In the news

Party of 6 crag-fast on Cader Idris

October 19, 2020

At around 11:20 p.m. on Saturday 17th October, call-handlers from Aberdyfi Search & Rescue Team were made aware of a party of walkers stuck on Cader Idris.

The group, consisting of a man and five women, were players and coaches from a rugby club in the south-east of England. Attempting the Welsh 3-peaks challenge, the party had left Kent on Friday evening and had commenced the climb of Snowdon at 5 a.m. followed by the ascent of Cader Idris at 2:30 p.m. on Saturday. 

Having reached the summit of Cader Idris, a combination of poor weather, encroaching darkness and navigational errors took the group away from the intended route and on to the steep crags above Cwm Cau. While some of the group tried to find a way down, others called for mountain rescue assistance.

Using smart-phone technology, call-handlers were able to pinpoint the party’s location amongst the crags and the group was directed to retrace their steps up the steep ground to the plateau above, then move to intercept a fence line which would mark the safer way down from Mynydd Moel.

A small party of Team volunteers was dispatched up the hill to provide extra lighting and assistance as the group made their way off the mountain.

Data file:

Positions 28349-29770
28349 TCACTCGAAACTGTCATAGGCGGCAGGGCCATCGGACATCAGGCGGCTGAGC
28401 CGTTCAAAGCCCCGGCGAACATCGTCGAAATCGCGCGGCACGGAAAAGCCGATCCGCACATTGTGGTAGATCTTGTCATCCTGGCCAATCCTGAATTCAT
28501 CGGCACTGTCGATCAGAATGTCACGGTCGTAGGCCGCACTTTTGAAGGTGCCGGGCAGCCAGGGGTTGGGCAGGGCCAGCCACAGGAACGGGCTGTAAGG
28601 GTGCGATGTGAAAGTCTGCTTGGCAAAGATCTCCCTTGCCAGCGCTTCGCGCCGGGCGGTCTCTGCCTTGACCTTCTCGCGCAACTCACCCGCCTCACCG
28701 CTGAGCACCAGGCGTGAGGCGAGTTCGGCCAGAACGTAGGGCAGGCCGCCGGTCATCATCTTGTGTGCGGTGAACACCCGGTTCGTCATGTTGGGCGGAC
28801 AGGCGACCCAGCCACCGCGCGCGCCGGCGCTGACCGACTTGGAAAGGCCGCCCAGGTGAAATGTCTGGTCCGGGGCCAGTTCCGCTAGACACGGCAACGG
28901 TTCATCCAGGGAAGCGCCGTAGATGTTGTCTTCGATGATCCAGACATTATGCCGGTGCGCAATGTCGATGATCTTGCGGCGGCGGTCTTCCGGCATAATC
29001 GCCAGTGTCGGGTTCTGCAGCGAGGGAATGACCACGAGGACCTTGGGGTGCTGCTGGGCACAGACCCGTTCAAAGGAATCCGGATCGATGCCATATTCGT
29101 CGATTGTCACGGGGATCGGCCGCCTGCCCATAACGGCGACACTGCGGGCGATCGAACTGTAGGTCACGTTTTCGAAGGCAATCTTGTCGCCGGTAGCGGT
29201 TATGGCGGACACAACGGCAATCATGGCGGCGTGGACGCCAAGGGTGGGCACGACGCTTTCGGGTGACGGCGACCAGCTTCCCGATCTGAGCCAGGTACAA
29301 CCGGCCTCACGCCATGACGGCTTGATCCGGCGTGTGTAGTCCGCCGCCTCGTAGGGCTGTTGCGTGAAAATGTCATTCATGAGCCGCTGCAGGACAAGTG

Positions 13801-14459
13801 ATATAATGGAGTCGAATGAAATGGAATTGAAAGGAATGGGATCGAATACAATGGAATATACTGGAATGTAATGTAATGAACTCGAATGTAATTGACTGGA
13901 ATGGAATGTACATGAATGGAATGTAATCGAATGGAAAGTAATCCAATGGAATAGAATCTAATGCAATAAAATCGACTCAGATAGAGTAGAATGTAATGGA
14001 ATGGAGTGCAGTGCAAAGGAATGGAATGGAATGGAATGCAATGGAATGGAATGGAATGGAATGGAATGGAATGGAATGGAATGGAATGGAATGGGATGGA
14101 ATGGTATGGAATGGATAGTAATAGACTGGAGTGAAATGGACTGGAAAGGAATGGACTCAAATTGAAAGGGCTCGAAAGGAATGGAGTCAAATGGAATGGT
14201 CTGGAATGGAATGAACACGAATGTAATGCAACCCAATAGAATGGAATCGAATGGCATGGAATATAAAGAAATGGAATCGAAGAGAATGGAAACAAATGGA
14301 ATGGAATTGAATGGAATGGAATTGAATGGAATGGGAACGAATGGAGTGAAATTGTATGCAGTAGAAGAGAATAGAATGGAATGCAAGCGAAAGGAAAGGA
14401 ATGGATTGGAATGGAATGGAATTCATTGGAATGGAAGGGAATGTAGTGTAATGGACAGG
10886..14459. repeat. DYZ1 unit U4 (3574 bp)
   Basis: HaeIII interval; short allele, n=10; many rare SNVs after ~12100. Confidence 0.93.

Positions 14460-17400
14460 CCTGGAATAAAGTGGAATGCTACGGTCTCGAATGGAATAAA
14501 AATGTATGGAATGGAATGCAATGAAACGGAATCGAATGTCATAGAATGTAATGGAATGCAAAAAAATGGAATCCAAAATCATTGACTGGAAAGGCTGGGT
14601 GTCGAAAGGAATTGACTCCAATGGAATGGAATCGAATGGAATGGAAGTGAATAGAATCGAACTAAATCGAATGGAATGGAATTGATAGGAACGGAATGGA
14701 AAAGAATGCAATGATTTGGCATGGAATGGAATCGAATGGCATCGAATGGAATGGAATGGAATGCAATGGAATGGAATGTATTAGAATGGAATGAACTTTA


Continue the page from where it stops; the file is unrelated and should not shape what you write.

Tired after around 20 hours on the go, the walkers were otherwise unharmed, and everyone was safely off the hill by 2:30 a.m.

“Charity challenges such as the Welsh 3 Peaks can be great when things go well” said Team spokesperson Graham O’Hanlon. “However, being established ‘challenges’ can create the impression that they are somehow safer or need less preparation than a normal day on the mountains, and can encourage the participation of people without much or any hillwalking experience or skills. The diary pressures of organising group activities can lead to groups taking to the hills in unsuitable weather conditions, and the time pressures and fatigue of challenges like the three peaks can encourage groups to be working in the dark and to press on into a worse situation rather than retrace the route back to the last good position, particularly if this means going back uphill.”

“Charities such as our Rescue Team depend entirely on donations, and so depend heavily on the work of fundraisers such as these walkers. However, we would ask would-be fundraisers looking at challenges like this to consider whether collecting money for one charity whilst placing a burden of time and resources on another is actually fundraising at all.”